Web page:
|Home | About | Journals | Submit | Contact Us | Français|
Based on the life course perspective and gender differences in stepparental roles, this study examines frequency of social contact between mid- to late-life stepparents and their stepchildren after stepparents’ marriage to their stepchildren’s biological parent has been dissolved through widowhood or divorce.
Using 5 waves of panel data on stepparent–stepchild pairs from the Health and Retirement Study (N = 12,947 stepchild observations on 4,063 stepchildren belonging to 1,663 stepparents) spanning 10 years (1998–2008), I estimate ordered logit multilevel models predicting former stepparent–stepchild contact frequency.
Results indicate that former stepparents have notably less frequent contact with their stepchildren than current stepparents, particularly following divorce. Widowed stepparents’ contact with their stepchildren diminishes gradually following union disruption, whereas divorced stepparents’ contact frequency drops abruptly. Former stepfathers have less contact with their stepchildren than former stepmothers. Finally, I uncover evidence of the moderating role of (step)parents’ marriage length and stepparents’ number of biological children on widowed stepparent–stepchild contact frequency.
Older stepparents’ social contact with their stepchildren is largely conditional on stepparents’ enduring marital bond to their stepchildren’s biological parent. This study contributes to a growing literature portraying relatively weak ties between older adults and their stepchildren.
Increases in the prevalence of divorce and remarriage that took place over the second half of the past century have resulted in unprecedentedly large numbers of stepparents among current mid- to late-life Americans (Ganong, 2008; Silverstein & Giarrusso, 2010; Stewart, 2007). The growing prominence of stepchildren in older adults’ families is projected to accelerate with the aging of the large Baby-Boom cohorts who experienced particularly high rates of stepfamily formation (Fingerman, Pillemer, Silverstein, & Suitor, 2012; Stewart, 2007; Wachter, 1997) along with relatively low fertility levels (Ganong, 2008; Wachter, 1998).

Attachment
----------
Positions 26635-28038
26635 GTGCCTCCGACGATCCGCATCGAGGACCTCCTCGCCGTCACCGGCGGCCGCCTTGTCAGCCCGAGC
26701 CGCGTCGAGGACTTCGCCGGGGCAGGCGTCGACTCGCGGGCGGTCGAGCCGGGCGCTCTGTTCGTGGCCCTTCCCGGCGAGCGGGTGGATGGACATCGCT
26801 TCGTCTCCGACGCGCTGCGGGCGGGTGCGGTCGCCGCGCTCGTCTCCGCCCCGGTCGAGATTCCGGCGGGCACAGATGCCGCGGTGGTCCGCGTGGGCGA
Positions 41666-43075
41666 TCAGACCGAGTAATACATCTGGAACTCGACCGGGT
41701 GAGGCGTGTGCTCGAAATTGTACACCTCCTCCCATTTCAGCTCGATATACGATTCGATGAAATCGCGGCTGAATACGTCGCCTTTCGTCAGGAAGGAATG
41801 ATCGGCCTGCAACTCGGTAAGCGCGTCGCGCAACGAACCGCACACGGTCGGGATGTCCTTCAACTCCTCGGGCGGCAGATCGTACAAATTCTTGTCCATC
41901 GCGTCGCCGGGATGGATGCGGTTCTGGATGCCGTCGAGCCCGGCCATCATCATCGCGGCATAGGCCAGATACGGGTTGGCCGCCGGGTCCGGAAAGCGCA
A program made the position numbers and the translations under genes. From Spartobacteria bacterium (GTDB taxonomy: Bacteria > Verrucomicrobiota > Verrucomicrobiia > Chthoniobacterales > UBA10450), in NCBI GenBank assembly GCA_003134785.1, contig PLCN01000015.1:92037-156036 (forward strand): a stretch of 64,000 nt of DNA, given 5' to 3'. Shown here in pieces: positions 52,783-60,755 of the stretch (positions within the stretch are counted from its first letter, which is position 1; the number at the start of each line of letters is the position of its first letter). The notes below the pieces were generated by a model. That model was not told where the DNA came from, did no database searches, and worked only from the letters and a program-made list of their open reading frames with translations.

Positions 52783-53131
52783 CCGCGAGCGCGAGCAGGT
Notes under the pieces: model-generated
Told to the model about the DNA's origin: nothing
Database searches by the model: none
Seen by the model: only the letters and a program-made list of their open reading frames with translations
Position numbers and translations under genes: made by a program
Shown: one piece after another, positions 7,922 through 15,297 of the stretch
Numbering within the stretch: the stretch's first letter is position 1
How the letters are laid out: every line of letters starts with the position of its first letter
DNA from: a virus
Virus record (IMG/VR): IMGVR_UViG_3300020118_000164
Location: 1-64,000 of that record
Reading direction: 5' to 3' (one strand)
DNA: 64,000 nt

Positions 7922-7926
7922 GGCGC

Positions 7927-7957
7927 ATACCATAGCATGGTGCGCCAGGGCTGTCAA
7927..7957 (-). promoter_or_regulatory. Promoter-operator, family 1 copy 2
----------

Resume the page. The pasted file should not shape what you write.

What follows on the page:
Relative to intact families, obligations between members of stepfamilies are less clearly defined and guidelines for role performance less institutionalized (Silverstein & Giarrusso, 2010; van der Pas & van Tilburg, 2010). This has raised concern among researchers and policy makers that older stepparent–stepchild ties may be significantly weaker and less enduring than older parents’ ties to their biological children (Fingerman et al., 2012; Pezzin, Pollak, & Schone, 2008; Silverstein & Giarrusso, 2010; Wachter, 1997). Indeed, a small but growing body of research on aging stepfamilies indicates that, relative to adult biological children, stepchildren have less contact and worse relationship quality with their stepparents (van der Pas & van Tilburg, 2010; Ward, Spitze, & Deane, 2009), are less likely to provide stepparents with care and financial support (Henretta, Soldo, & Van Voorhis, 2011; Pezzin et al., 2008), have a lower likelihood of coresiding with a stepparent (Pezzin et al., 2008), and are less likely to receive social and financial support from their stepparents (Pruett, Calsyn, & Jensen, 1993).